From ABC White House correspondent Martha Raddatz, the story of a brutal forty-eight-hour firefight that conveys in harrowing detail the effects of war not just on the soldiers but also on the families waiting back at home.
In April 2004, soldiers from the 1st Cavalry Division were on a routine patrol in Sadr City, Iraq, when they came under surprise attack. Over the course of the next forty-eight hours, 8 Americans would be killed and more than 70 wounded. Back home, as news of the attack began filtering in, the families of these same men, neighbors in Fort Hood, Texas, feared the worst. In time, some of the women in their circle would receive "the call"-the notification that a husband or brother had been killed in action. So the families banded together in anticipation of the heartbreak that was certain to come.
The firefight in Sadr City marked the beginning of the Iraqi insurgency, and Martha Raddatz has written perhaps the most riveting account of hand-to-hand combat to emerge from the war in Iraq. This intimate portrait of the close-knit community of families Stateside-the unsung heroes of the military -distinguishes The Long Road Home from other stories of modern warfare, showing the horror, terror, bravery, and fortitude not just of the soldiers who were wounded and killed but also of the wives and children whose lives now are forever changed.
Violent resistance in post-invasion Iraq kicked into high gear on April 4, 2004, when American troops in Sadr City faced a massive assault that claimed eight soldiers' lives and wounded more than 70 others. Raddatz, an Emmy-winning correspondent for ABC News, clearly aims to equal the storytelling in Mark Bowden's Black Hawk Down in her account of the battle, and hits the mark with distinction. Extensive interviews with the commanding officers of the army's 1st Cavalry division and the soldiers pinned down in the streets provide a clear narrative of how U.S. troops, prepared for "a babysitting mission," found themselves in a bloodbath, as efforts to rescue the first soldiers fired upon met with even greater resistance from Mahdi militiamen who did not hesitate to use small children as frontline attackers. Heroic moments abound, like Casey Sheehan's volunteering to take another man's place on the rescue team, which resulted in his death. Raddatz touches upon the reaction of his mother, noted antiwar activist Cindy Sheehan, but this is just one of many perspectives from families on the home front. The gripping account eschews politics and focuses squarely on the soldiers and their sacrifices. (Mar. 1)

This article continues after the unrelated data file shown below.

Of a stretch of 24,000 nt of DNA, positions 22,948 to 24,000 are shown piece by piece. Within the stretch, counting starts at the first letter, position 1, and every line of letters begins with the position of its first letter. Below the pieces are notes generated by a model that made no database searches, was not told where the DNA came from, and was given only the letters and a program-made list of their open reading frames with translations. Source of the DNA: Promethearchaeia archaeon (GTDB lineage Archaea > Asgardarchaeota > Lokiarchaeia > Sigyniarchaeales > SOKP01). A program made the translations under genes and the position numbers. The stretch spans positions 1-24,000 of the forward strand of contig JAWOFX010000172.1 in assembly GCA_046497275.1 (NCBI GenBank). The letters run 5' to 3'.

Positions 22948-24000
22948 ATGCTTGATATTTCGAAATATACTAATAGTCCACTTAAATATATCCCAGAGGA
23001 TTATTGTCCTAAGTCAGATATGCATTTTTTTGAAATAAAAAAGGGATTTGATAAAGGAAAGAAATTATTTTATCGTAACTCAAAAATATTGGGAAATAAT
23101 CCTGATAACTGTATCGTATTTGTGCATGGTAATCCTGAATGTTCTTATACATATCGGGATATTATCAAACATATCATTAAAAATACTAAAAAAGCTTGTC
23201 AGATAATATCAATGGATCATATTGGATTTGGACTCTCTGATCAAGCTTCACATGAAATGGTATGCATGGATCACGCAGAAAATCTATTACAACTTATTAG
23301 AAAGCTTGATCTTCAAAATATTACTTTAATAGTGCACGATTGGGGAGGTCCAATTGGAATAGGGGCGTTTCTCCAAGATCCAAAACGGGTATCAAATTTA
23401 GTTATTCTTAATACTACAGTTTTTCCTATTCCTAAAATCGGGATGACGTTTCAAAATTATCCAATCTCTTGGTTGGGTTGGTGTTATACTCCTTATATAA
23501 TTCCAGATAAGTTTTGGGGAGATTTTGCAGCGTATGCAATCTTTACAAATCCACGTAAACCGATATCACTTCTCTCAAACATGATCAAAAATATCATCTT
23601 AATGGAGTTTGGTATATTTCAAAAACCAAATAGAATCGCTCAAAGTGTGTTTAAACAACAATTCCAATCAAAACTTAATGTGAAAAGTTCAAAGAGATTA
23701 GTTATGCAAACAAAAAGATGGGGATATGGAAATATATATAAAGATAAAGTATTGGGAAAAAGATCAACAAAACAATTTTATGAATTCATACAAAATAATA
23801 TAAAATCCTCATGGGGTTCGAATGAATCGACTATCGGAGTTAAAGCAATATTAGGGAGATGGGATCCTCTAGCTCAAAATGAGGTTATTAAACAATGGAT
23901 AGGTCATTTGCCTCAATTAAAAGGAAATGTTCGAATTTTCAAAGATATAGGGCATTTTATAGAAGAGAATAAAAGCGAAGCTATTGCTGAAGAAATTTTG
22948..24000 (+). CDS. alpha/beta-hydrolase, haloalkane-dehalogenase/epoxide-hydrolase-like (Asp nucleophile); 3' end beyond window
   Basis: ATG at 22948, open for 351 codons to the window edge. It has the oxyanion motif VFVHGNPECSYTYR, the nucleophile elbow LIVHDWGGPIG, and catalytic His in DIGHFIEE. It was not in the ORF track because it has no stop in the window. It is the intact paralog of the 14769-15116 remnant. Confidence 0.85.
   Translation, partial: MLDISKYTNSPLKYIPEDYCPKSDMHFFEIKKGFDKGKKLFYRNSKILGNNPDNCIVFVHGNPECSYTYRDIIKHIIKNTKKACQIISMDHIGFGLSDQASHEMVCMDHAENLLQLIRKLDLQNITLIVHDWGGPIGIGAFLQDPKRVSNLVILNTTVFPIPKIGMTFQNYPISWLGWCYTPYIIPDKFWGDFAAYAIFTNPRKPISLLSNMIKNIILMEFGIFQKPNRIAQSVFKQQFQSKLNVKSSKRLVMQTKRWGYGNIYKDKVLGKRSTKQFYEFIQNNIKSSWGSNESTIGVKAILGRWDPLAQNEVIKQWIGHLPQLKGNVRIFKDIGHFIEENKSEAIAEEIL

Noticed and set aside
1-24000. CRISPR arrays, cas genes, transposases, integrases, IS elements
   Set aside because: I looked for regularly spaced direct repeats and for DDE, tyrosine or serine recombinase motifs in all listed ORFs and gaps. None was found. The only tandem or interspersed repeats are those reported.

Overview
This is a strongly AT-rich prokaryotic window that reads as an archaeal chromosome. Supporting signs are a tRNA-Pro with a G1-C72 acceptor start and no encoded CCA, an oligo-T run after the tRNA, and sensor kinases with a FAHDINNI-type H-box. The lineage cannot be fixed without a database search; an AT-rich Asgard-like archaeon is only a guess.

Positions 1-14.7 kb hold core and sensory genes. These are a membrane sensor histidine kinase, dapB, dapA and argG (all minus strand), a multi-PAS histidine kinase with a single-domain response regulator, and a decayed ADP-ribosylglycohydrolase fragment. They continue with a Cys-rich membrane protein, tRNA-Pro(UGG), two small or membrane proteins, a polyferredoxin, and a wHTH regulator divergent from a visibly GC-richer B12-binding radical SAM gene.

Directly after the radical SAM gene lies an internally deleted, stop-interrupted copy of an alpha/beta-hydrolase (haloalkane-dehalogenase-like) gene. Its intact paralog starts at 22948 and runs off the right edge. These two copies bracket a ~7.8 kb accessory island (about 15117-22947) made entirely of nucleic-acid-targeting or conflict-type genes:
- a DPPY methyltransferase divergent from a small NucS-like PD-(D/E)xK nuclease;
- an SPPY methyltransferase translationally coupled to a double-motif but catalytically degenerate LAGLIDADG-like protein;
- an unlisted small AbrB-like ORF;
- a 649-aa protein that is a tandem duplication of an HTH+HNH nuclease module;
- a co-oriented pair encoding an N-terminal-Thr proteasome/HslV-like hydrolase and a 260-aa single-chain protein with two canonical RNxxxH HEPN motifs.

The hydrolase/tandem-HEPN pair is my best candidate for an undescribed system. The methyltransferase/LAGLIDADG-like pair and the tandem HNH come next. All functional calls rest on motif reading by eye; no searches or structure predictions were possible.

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March 01, 2007
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